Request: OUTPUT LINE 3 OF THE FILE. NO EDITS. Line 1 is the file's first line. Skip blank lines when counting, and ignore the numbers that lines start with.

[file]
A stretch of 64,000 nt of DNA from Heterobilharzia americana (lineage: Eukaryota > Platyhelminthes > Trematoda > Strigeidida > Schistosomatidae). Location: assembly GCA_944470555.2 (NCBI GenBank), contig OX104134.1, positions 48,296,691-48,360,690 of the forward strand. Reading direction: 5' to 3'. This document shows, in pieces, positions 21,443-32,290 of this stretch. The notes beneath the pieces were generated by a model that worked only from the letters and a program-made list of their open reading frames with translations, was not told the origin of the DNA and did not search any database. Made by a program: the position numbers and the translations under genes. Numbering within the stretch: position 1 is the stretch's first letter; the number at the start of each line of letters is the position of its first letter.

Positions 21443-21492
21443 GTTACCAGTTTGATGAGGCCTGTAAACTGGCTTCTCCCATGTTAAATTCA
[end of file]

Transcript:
21443 GTTACCAGTTTGATGAGGCCTGTAAACTGGCTTCTCCCATGTTAAATTCA